I’ve been busy writing my own novel, so I haven’t been visiting the library as often as I usually do. But every once and a while, I like to pull a favourite book from my own bookshelf. The City of Ember is definitely one of my favourites!
Today’s Pick: The City of Ember
by Jeanne DuPrau
Random House, 2003
From the Author’s Website:
Lights shine in the city of Ember—but at the city limits the light ends, and darkness takes over. Out there in the Unknown Regions, the darkness goes on forever in all directions. Ember—so its people believe—is the only light in the dark world.
And now the lights are going out.
Is there a way to save the people of Ember? No one knows. But Lina Mayfleet has found a puzzling document, and Doon Harrow has made discoveries down in the Pipeworks. With these clues, they start their search.
I enjoyed this book when I first read it a few years ago and I still enjoy reading it now, even though many great dystopian books have come along after it. One of the reasons why I like this book is because I connected with the idea that resources have their limits and the “what ifs” that follow. It’s so interesting to think about the different perspective people might have if they grew up in an underground world. I also liked the characters – Lina, who likes to see new places and draw, and Doon, who is interested in insects and figuring things out.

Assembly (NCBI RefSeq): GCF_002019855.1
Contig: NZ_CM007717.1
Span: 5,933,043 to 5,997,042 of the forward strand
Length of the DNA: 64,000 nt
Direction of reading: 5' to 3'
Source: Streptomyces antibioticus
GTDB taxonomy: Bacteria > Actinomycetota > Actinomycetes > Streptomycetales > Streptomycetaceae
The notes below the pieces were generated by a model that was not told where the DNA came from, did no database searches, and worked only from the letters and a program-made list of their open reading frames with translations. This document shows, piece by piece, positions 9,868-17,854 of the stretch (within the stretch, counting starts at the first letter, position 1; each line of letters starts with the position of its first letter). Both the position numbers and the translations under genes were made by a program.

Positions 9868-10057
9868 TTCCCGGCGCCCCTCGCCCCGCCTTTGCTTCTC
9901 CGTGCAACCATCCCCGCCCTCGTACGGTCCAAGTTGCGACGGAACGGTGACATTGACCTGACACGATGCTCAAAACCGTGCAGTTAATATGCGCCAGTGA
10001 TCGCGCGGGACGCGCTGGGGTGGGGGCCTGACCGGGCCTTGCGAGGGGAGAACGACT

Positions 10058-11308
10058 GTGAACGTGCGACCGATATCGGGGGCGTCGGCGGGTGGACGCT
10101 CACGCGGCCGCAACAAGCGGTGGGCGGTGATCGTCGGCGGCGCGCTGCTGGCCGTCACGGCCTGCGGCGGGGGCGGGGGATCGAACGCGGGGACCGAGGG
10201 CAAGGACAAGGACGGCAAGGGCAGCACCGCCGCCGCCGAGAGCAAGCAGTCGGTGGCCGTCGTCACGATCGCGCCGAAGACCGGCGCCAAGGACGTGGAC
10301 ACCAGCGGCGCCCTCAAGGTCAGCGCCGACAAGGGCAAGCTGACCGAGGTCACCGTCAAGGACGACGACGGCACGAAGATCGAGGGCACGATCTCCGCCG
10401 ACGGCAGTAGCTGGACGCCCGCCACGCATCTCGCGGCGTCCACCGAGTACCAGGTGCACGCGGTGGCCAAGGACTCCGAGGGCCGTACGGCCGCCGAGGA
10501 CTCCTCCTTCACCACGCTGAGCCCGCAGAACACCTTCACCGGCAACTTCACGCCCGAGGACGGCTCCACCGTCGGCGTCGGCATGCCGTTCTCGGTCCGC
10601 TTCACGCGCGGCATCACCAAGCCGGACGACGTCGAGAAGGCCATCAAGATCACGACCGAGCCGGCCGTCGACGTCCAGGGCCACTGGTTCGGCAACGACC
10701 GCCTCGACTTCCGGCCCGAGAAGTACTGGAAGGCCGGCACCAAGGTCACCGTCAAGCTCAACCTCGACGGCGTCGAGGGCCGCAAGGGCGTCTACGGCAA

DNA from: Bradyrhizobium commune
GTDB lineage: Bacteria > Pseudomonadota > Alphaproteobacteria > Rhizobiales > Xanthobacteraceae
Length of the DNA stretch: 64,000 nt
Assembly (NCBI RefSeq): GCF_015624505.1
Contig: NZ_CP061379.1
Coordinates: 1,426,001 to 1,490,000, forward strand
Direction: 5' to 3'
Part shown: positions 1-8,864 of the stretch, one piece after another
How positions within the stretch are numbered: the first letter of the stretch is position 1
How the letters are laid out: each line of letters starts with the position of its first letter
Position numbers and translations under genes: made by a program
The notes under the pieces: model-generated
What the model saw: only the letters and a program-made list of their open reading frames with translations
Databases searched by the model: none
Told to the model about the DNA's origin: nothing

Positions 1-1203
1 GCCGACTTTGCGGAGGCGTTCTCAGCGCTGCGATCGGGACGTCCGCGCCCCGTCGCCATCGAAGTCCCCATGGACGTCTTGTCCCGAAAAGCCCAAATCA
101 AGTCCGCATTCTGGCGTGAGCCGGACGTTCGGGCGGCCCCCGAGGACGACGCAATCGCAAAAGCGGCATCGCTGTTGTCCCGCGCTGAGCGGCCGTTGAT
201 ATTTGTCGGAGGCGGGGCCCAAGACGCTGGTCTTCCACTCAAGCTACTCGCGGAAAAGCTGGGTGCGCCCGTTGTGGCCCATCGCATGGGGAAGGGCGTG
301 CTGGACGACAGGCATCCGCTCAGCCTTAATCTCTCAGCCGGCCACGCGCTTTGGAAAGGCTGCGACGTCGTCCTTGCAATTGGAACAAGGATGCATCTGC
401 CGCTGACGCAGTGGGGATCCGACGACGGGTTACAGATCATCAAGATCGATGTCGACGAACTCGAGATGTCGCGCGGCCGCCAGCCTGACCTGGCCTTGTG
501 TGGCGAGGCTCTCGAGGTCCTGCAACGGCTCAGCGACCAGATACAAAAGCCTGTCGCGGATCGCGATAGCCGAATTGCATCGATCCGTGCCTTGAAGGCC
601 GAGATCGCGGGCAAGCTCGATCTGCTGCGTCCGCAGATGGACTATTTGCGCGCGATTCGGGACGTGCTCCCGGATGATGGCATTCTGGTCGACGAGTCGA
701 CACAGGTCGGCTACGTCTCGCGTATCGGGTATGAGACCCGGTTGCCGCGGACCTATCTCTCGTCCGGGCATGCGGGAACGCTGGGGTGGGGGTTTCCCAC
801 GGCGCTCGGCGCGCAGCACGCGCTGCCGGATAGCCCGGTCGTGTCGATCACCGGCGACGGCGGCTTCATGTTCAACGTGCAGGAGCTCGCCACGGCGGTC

To me, this is a great example of book that is very definitely middle grade, with middle grade dialogue and concerns. As a writer, I especially enjoyed thinking about the details the author used to bring out the setting and this very different world.
“When the city of Ember was just built and not yet inhabited, the chief builder and the assistant builder, both of them weary, sat down to speak of the future.”
“Running made her feel strong and big-hearted, it made her love the places she ran through and the people whose messages she delivered.”
“The trouble with anger is, it gets hold of you. And then you aren’t the master of yourself anymore. Anger is.”
“There were plants, they discovered, taller than they were, with stems as hard and thick as the walls of houses, and leaves that spread out over their heads.”
Jeanne DuPrau is a writer living in California. She has a dog named Jockey and enjoys gardening and reading.
The City of Ember is American Library Association Notable Book.
On her website, Jeanne DuPrau says this about the idea for the story: “…once I'd written The City of Ember, I hoped it would make people think about our world—about the sun and the moon, the forests and the ocean, the wind and the rain—and how precious it all is.”
There is a movie of this book, which to me had a very different tone and feel from the book, as well as different events, so I found it disappointing. But it would be interesting to read the book and then watch the movie to compare them and think about the differences and the effective elements in each.
Other Middle Grade Books:
The People of Sparks
The Prophet of Yonwood
The Diamond of Darkhold
For more, visit Jeanne DuPrau’s website.